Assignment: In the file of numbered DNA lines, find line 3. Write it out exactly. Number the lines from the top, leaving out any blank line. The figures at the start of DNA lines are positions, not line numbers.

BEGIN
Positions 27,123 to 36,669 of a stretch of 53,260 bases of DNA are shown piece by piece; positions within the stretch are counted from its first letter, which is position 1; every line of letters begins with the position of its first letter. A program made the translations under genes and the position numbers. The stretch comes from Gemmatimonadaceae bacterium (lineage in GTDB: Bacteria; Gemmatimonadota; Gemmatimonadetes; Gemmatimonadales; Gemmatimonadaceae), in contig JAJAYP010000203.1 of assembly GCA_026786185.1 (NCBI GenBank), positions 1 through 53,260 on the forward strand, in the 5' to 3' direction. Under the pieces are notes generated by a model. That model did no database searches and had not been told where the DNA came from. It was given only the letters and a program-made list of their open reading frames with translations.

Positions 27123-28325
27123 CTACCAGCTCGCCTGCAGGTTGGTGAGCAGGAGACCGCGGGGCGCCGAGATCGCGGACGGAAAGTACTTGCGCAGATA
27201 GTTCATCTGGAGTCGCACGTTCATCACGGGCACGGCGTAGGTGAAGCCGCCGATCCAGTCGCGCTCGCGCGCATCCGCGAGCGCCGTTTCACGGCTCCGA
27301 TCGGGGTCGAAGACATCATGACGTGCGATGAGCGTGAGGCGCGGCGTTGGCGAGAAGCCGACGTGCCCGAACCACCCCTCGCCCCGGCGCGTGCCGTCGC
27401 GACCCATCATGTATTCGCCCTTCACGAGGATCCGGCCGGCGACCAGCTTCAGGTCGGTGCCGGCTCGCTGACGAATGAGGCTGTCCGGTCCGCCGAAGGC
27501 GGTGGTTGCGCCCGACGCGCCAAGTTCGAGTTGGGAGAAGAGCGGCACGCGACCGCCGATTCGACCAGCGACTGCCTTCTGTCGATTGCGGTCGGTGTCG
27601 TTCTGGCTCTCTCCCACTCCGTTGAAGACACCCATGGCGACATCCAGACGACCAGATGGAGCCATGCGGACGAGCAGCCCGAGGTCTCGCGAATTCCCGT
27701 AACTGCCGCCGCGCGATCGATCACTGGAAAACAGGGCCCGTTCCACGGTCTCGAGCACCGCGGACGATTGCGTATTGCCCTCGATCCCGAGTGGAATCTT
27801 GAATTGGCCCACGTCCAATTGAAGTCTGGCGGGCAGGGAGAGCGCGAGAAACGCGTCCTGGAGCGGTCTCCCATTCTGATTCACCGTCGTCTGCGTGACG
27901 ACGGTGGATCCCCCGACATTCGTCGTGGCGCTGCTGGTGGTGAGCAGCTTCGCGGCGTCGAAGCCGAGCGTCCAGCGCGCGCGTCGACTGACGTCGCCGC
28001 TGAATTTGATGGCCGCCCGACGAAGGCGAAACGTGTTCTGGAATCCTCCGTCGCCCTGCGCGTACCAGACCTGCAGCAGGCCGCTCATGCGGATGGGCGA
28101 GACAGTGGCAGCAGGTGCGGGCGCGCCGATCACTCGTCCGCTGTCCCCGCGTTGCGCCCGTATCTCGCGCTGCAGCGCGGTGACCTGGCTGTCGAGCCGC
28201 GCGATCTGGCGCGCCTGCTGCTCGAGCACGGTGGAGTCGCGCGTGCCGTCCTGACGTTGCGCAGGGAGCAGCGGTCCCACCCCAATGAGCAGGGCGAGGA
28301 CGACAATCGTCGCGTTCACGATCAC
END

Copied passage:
27123 CTACCAGCTCGCCTGCAGGTTGGTGAGCAGGAGACCGCGGGGCGCCGAGATCGCGGACGGAAAGTACTTGCGCAGATA